prejudice pursuant to Section 3, Rule 17. Therefore, all requisites for res
judicata are present. (Enriquez v. Boyles, 226 SCRA 666 3rd Div., 1993)

Q. May a court dismiss an action for failure of plaintiff's lawyer to
appear at the trial despite due notice? (5%)

A. No. R17S3 does not authorize a dismissal on the ground of absence of
counsel. What the court should do is to grant the plaintiff and hour or two to
engage the services of a new lawyer. [Dayo v. Dayo; 95 Phil 703 (1954)]

Defaults

Q. In an action by P against D in the RTC for a sum of money, summons
with copy of the complaint was served on D on 22 April 1995. For filing
his answer one month later without any previous extension of his time
to plead and on P's motion, the RTC declared D in default and thereafter
rendered judgment by default against him. After his motion for
reconsideration of the default order was denied, D went to the Ca on
certiorari and prohibition to challenge the default order. Is D's petition
tenable? (1996 Midterm Exam VIb)

A. No. Certiorari and prohibition are improper because D has till an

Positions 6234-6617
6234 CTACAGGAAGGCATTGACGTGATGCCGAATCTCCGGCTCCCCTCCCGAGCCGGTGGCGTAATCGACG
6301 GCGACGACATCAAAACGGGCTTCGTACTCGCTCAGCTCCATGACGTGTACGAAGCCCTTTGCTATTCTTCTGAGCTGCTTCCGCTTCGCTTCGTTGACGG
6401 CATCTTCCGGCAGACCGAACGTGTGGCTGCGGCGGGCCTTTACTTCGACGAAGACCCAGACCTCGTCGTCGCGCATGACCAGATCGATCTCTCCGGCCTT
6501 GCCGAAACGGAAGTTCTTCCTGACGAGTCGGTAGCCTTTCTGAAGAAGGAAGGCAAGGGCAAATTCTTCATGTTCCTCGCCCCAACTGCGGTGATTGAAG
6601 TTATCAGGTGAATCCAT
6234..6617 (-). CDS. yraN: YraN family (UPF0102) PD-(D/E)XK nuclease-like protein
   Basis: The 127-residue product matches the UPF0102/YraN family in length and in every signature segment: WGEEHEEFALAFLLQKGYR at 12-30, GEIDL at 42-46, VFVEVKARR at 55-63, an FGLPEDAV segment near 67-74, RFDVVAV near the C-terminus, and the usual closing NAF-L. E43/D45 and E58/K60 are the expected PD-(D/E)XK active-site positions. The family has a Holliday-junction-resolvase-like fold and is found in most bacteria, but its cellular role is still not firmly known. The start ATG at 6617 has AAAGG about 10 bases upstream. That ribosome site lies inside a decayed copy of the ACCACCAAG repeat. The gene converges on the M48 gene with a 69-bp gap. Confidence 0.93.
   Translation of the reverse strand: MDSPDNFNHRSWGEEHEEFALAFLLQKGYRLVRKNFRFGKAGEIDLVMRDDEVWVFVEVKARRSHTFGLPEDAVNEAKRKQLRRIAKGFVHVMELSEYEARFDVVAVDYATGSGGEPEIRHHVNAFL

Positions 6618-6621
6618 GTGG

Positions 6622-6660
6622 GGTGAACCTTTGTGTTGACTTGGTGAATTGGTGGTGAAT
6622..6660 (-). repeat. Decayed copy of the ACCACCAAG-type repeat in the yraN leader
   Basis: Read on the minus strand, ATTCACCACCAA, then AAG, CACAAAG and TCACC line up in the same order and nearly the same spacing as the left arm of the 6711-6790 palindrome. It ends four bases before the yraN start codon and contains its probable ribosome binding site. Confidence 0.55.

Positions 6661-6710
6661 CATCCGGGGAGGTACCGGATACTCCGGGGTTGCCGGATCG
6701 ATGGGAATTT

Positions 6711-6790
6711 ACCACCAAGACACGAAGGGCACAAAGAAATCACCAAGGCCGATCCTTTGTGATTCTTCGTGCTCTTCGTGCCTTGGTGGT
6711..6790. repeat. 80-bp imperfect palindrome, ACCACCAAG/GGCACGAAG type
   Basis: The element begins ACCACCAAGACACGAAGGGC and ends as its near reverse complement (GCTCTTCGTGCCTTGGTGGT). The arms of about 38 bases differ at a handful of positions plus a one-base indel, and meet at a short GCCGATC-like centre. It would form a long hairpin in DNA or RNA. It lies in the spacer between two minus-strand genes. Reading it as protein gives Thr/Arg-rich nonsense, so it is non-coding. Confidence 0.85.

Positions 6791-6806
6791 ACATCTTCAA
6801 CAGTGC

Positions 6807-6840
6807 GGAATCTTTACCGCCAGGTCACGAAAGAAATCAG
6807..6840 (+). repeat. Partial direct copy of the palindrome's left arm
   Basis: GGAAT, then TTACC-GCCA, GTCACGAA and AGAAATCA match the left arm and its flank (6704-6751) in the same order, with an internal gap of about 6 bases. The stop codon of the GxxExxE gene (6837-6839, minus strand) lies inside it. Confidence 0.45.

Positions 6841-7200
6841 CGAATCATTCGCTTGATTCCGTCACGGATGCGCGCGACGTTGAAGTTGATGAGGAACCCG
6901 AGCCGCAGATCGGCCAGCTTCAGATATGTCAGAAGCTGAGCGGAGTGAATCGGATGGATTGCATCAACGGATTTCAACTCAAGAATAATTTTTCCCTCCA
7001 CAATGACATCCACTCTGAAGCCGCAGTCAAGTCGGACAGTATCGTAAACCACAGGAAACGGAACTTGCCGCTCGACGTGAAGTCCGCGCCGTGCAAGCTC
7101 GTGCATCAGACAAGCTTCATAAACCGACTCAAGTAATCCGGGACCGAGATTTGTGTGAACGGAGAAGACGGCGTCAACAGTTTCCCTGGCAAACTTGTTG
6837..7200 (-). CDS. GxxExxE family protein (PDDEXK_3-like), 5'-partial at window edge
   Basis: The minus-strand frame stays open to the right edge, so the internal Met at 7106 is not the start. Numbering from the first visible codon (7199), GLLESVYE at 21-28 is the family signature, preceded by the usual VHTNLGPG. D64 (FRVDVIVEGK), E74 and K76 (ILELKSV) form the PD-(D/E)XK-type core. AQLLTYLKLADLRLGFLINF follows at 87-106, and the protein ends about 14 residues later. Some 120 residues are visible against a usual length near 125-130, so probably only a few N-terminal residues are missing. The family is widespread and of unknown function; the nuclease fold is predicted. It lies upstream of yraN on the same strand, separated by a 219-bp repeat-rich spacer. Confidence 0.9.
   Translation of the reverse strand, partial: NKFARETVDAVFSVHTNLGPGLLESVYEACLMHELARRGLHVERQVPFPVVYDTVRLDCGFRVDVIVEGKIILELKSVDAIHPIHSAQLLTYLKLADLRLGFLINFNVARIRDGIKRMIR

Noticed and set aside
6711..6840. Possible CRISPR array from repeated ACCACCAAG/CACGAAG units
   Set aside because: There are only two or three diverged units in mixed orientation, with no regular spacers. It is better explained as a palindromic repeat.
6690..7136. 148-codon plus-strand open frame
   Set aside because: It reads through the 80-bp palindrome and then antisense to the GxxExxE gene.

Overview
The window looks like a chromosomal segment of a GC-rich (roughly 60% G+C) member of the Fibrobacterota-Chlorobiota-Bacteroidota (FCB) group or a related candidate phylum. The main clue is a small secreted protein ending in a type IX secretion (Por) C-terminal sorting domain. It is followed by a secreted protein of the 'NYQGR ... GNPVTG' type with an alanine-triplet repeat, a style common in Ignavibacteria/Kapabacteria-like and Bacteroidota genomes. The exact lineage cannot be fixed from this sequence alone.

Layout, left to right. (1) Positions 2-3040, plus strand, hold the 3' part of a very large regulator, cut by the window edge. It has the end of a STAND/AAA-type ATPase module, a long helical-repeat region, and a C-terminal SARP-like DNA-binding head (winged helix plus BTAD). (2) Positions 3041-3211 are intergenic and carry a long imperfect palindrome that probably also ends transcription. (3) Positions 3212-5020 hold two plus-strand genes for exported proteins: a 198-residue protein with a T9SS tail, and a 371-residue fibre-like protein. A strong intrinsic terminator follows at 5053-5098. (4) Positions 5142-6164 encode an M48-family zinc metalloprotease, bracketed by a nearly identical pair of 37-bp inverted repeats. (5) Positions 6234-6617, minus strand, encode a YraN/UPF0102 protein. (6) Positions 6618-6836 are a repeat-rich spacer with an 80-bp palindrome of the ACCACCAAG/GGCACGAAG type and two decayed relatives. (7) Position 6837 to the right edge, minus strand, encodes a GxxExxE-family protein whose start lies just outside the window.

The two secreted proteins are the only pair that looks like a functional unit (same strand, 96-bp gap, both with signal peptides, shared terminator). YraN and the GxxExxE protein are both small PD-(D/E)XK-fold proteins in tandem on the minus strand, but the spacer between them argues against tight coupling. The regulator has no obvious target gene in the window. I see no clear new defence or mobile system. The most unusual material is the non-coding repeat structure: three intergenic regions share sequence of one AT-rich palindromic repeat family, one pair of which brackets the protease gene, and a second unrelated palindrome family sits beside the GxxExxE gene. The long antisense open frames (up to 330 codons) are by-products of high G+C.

appropriate remedy by way of a Rule 38 petitions for relief. (See Lina v. CA,
135 SCRA 637 [1985])

Q. Due to personal injuries suffered in a vehicular collission, P sued D
for P300,000 in actual damages, P1 Million in moral damages, P1 Million
in exemplary damages and P500,000 for attorney's fees. Assuming that
D is declared in default, how much can the court properly award P?
(5%) [1999 Midterm XIII]

A. Nothing, except probably such attorney's fees as the court may find
reasonable. Unliquidated damages cannot be awarded against a party
declared in default. (Rule 9, Sec. 3[d])

Q. Due to personal injuries suffered in a vehicular collision, P sued
D for P300,000.00 in actual damages, P1 Million in moral damages, P1